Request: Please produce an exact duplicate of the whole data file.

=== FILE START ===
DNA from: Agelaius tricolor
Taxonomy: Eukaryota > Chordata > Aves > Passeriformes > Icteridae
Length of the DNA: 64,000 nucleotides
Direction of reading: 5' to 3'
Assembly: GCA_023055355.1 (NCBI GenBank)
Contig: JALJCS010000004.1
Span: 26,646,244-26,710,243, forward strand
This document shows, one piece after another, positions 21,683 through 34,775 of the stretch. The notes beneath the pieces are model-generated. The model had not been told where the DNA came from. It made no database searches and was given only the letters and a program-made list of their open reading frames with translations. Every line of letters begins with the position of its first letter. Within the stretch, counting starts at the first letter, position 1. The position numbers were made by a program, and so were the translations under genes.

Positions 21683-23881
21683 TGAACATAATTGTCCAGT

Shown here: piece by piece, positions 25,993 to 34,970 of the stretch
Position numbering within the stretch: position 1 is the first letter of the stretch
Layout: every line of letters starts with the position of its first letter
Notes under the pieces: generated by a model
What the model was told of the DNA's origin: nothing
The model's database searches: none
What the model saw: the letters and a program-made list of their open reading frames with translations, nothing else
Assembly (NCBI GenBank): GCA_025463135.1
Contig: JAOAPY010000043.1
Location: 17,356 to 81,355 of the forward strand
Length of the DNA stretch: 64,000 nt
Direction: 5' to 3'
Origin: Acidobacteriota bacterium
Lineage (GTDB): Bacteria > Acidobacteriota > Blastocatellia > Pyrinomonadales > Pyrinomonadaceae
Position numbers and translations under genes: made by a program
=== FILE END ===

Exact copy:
DNA from: Agelaius tricolor
Taxonomy: Eukaryota > Chordata > Aves > Passeriformes > Icteridae
Length of the DNA: 64,000 nucleotides
Direction of reading: 5' to 3'
Assembly: GCA_023055355.1 (NCBI GenBank)
Contig: JALJCS010000004.1
Span: 26,646,244-26,710,243, forward strand
This document shows, one piece after another, positions 21,683 through 34,775 of the stretch. The notes beneath the pieces are model-generated. The model had not been told where the DNA came from. It made no database searches and was given only the letters and a program-made list of their open reading frames with translations. Every line of letters begins with the position of its first letter. Within the stretch, counting starts at the first letter, position 1. The position numbers were made by a program, and so were the translations under genes.

Positions 21683-23881
21683 TGAACATAATTGTCCAGT

Shown here: piece by piece, positions 25,993 to 34,970 of the stretch
Position numbering within the stretch: position 1 is the first letter of the stretch
Layout: every line of letters starts with the position of its first letter
Notes under the pieces: generated by a model
What the model was told of the DNA's origin: nothing
The model's database searches: none
What the model saw: the letters and a program-made list of their open reading frames with translations, nothing else
Assembly (NCBI GenBank): GCA_025463135.1
Contig: JAOAPY010000043.1
Location: 17,356 to 81,355 of the forward strand
Length of the DNA stretch: 64,000 nt
Direction: 5' to 3'
Origin: Acidobacteriota bacterium
Lineage (GTDB): Bacteria > Acidobacteriota > Blastocatellia > Pyrinomonadales > Pyrinomonadaceae
Position numbers and translations under genes: made by a program